26th June 2018
Well, of course, Jeremy Thorpe was guilty.
(“A very English scandal” is wonderful television and was adapted from an excellent book.)
And it is certainly the view of anyone who has seen Peter Cook’s brutal take on the dreadful and biased summing up by the judge, a summing-up which is beyond doubt justified as being notorious.
A summing-up which brought the law and justice system into disrepute more than a thousand disciplinary cases before the Bar Council.
But here is a mental experiment.
Imagine a perfectly fair and objective judge, summing up the evidence as it was at the end of that trial. Would the jury’s verdict necessarily have been different?
The evidence of Peter Bessell was crucial: but serious doubt had been cast on its (or his) reliability, and a financial interest in a conviction had been demonstrated.
And event the evidence of Norman Scott and Andrew Newton, even taken it their highest, were not enough by themselves to join the dots of the conspiracy charge.
And even if the evidence of Bessell had been accepted in respect of the conspiracy, there perhaps still needed to be evidence adduced from Thorpe and other defendants to join those same dots.
But only one defendant gave evidence, and that evidence did not go to conspiracy to murder, only to threaten violence.
For the charge to be made out, at least beyond reasonable doubt, there needed to be explanations and information from Thorpe and the other two defendants.
And, as is well known, they all elected not to give evidence.
Without that evidence, and given the problems with Bessell’s evidence, and even taking the evidence of Scott and Newton at their highest, was there enough for any jury to convict on the charges?
Perhaps the judge’s ludicrous and shameful summing-up has provided a cover for a more difficult notion: that the jury did not have enough evidence before them to convict for conspiracy to murder.
We now are aware that two jurors stated afterwards that there was agreement that there was a conspiracy to intimidate Scott (see here), but that charge was (for no reason, or for no good reason) not put to the jury.
We are now also aware from what was said afterwards by David Holmes, one of the other defendants, and also further statements by Bessell, that there was information which could have led to a guilty verdict on the incitement and/or conspiracy charge. But that information was not evidence before the jury.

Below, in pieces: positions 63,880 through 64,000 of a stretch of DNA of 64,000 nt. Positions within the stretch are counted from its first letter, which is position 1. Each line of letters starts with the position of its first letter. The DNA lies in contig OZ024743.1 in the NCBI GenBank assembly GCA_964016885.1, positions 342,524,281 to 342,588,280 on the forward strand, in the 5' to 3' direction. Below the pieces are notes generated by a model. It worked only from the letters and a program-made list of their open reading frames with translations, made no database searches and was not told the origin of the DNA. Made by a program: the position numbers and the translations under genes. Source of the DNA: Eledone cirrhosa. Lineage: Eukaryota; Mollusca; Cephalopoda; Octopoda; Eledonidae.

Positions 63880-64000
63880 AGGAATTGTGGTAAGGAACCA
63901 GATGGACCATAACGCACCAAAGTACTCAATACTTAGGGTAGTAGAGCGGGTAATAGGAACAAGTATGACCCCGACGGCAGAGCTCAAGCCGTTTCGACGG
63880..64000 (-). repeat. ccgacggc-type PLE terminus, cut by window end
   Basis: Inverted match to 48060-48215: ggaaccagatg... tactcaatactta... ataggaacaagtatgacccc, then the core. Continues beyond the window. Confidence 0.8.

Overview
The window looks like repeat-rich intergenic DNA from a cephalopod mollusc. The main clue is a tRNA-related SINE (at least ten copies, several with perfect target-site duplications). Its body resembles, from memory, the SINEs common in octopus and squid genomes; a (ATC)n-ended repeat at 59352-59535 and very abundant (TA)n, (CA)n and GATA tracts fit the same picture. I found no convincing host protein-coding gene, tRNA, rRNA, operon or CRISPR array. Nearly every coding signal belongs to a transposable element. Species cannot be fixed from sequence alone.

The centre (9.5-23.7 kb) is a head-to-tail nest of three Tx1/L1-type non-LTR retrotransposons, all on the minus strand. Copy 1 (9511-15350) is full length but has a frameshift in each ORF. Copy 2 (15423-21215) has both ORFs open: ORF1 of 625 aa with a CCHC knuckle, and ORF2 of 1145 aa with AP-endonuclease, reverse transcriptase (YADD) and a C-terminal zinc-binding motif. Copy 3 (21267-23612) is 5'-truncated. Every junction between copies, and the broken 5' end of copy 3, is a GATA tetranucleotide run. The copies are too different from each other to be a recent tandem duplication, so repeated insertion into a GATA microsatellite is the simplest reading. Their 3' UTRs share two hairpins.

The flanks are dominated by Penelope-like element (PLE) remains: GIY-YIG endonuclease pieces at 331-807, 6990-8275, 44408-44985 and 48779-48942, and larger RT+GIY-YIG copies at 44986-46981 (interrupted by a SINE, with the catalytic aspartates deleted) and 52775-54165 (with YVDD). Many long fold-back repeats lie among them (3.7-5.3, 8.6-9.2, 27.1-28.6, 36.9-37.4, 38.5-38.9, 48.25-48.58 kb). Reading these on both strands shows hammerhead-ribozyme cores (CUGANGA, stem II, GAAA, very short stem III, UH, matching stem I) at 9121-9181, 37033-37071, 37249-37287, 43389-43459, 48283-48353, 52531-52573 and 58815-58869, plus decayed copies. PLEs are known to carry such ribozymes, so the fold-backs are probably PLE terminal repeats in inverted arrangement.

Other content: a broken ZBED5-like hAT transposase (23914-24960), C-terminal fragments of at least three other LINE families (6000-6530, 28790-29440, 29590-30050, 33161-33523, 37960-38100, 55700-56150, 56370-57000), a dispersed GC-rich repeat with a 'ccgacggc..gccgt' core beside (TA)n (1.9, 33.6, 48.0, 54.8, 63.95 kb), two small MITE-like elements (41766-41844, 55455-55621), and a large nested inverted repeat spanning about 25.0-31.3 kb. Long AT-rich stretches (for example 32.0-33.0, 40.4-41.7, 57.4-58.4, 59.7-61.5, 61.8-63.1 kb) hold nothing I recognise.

And we can never know what evidence Thorpe would himself would have given had he gone into the witness box (not “take the stand” as the TV show put it: we are not Americans).
It appears, perhaps with hindsight, that either the jury did not have the right charged before them or that a conspiracy charge was brought which made sense only if the defendants all gave evidence.
But the jury was left with a conspiracy to murder charge (and an incitement to murder charge) which at the end of the trial was not made out on the evidence before them, regardless of the summing-up.
For what it is worth, on all the information now available to a historian, and not to the jury, it is difficult to avoid concluding that there was a conspiracy to murder Scott, involving at least a majority of the defendants: there is no other plausible explanation for what happened on that evening when Rinka died and Scott did not.
And had Holmes given evidence, it is plain Thorpe would have been convicted on the incitement to murder charge.
So, it was clever (if that is the right word) for Thorpe to elect to not give evidence. had he done, it may well be that no judge’s summing-up would have saved him.
But by electing not to give evidence, Thorpe was not able to put forward his own version of events. So he avoided a conviction, but at a political and public cost. What worked in Court did not work out of Court.
There were many problems with the Thorpe trial, not just an idiotic judge and a woeful summing-up. That was an extra, and when it is taken away, serious problems still remain. Why was there no lesser charge of conspiracy? Why did the Crown not foresee the problems with Bessell’s newspaper deal? Why was the Crown not prepared for three of the defendants not give evidence?
And had Thorpe been acquitted with no judge for Cook and others (and us) to mock?
Well, imagine that scandal.
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